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There are a number of hindrances in way of achieving cost reduction–the objective of developing a reusable system
ISRO’s successful test launch of a scramjet rocket engine in the early hours of August 28 is one of the technology demonstrations lined up before the final launch of a Reusable Launch Vehicle (RLV) in 2030. But a cost-benefit analysis of reusable and expendable launch vehicles reveals that there are a number of hindrances in way of achieving cost reduction–the primary objective of developing a reusable system in the first place.
Sunday’s Scramjet Propulsion Experiment (SPEX) was preceded by the RLV-technology demonstration in May and will be succeeded by a Landing Experiment (LEX) and a Return Flight Experiment (REX). A scramjet (supersonic combustion ramjet) engine doesn’t carry oxygen along with the fuel–it picks up oxygen from the atmosphere when the launcher attains supersonic speeds. The underlying motive is to reduce costs and increase our capacity to send space missions.
But, is this reduction of costs achievable?
“The general conception is that the choice between a reusable and an expendable launch vehicle is essentially a trade-off between lower recurring costs of the former and lower non-recurring costs of the latter,” according to a 2006 NASA technical document.
Non-recurring costs incurred in developing a launch vehicle involve design, development, research and engineering costs. As reusable launch vehicles are technologically more challenging than expendable launch vehicles, non-recurring costs are, in fact, higher for RLVs. For instance, since RLVs have to re-enter the atmosphere a number of times, they have to have advanced heat shielding. They also need to be more durable as they will be used multiple times.
ISRO hasn’t estimated the costs in developing an RLV yet. “The development of the RLV will take a long time since the technologies associated are multiple and quite complex. Hence, it is difficult to quantify the cost unlike a commercial product having definite development time,” says SR Vijayamohanakumar, group head, Technology Transfer and Demonstration Group at the Vikram Sarabhai Space Centre.
To get an idea about the difference in costs, consider NASA’s X-33 rocket plane. It was built at a cost of US$1 billion. Ten expendable rockets can be built under this budgetary allocation, at nearly US$100 million each. Deviprasad Karnik, director of the press and public relations unit at ISRO said that higher construction costs of RLVs can be recovered in the long run. "For full recovery, our current launch rate of 4-5 missions per year needs to increase significantly," says A R Rao, professor in the Department of Astronomy and Astrophysics in the Tata Institute of Fundamental Research in Mumbai.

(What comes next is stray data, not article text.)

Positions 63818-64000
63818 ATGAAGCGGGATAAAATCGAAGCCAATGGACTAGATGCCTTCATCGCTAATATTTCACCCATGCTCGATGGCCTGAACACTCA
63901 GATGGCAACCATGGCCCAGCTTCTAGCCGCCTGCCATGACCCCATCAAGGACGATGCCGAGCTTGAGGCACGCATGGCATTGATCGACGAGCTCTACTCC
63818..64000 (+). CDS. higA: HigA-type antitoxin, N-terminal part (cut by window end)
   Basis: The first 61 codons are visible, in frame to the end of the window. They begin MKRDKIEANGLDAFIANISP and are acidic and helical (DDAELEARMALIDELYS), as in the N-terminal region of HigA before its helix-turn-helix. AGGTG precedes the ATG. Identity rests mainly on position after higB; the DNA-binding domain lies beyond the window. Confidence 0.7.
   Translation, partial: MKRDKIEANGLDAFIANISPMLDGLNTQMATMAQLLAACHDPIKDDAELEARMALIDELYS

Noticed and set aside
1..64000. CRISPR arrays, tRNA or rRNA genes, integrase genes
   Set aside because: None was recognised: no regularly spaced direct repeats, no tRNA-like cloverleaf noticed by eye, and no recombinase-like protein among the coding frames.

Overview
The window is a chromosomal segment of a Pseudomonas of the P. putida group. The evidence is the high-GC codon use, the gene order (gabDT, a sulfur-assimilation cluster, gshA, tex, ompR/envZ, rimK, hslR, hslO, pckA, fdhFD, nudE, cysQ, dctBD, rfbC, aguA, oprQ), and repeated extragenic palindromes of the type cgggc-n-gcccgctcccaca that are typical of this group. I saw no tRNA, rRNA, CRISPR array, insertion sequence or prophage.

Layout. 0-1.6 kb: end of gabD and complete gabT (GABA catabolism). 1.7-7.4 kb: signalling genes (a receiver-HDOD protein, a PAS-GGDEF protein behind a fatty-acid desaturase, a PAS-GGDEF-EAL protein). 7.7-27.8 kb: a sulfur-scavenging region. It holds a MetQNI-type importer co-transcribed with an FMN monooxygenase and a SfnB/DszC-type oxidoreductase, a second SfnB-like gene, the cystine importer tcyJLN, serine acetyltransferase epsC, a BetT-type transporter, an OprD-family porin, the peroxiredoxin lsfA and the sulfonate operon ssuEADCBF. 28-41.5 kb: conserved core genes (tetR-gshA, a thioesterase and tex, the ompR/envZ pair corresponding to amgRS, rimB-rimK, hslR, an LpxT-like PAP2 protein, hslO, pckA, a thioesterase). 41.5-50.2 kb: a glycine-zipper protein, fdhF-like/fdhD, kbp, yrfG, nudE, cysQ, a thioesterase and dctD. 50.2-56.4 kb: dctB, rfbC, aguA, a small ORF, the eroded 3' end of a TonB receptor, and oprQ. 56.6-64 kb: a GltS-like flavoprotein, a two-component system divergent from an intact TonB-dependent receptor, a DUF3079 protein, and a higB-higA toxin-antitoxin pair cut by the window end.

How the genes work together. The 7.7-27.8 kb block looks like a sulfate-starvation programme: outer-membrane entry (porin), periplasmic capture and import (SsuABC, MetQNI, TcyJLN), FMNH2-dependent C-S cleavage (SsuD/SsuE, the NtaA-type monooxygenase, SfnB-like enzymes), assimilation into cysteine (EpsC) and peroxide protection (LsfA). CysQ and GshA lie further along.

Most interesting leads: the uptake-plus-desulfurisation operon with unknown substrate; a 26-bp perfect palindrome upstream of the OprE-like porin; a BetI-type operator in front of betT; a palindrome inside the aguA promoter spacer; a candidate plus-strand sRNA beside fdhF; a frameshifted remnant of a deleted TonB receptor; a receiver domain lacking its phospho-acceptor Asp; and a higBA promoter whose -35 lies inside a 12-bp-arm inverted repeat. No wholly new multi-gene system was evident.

These costs are incurred in operation and maintenance of the launcher, which depend on the degree of reusability of the launch vehicle. This, in turn, depends on whether the vehicle is reusable or just recoverable. “We are yet to work out firm plans on whether the RLV will be recoverable or reusable,” Vijayamohanakumar said. Unfortunately, it seems that both cases require additional investment.
Reusability requires a soft landing, like that of a plane on a runway. “For that, we need to build necessary infrastructure,” Vijayamohanakumar said. For recoverability, however, a crash landing would do, as demonstrated by the RLV-TD in May, which crash landed into the Bay of Bengal 770 seconds after being launched from Sriharikota. According to Rao, "In case of a crash landing, the total cost of the launch would increase by 20-25 per cent due to increase in costs of repair and maintenance."
In absence of enough examples of RLVs being put to practical use, there is no evidence of cost reduction if we shift from using an expendable rocket system to a reusable rocket system. NASA’s Space Shuttle Programme (1981-2011) is the only precedent. However, there is increased consensus among experts that the programme was not able to achieve the cost reduction it sought.
For instance, James R Wertz, adjunct professor at the Department of Astronautical Engineering, University of South Columbia, wrote in a paper presented in a symposium on the economics and commercialisation of space activities in Brazil in 2000, “The Shuttle was originally sold to Congress on the basis of dramatically reducing cost. It has been exceptionally successful technically and has the highest overall reliability of any launch vehicle. Nonetheless, it has not driven down launch cost and was approximately 60 per cent more expensive than typical, unmanned, expendable launch vehicles.”
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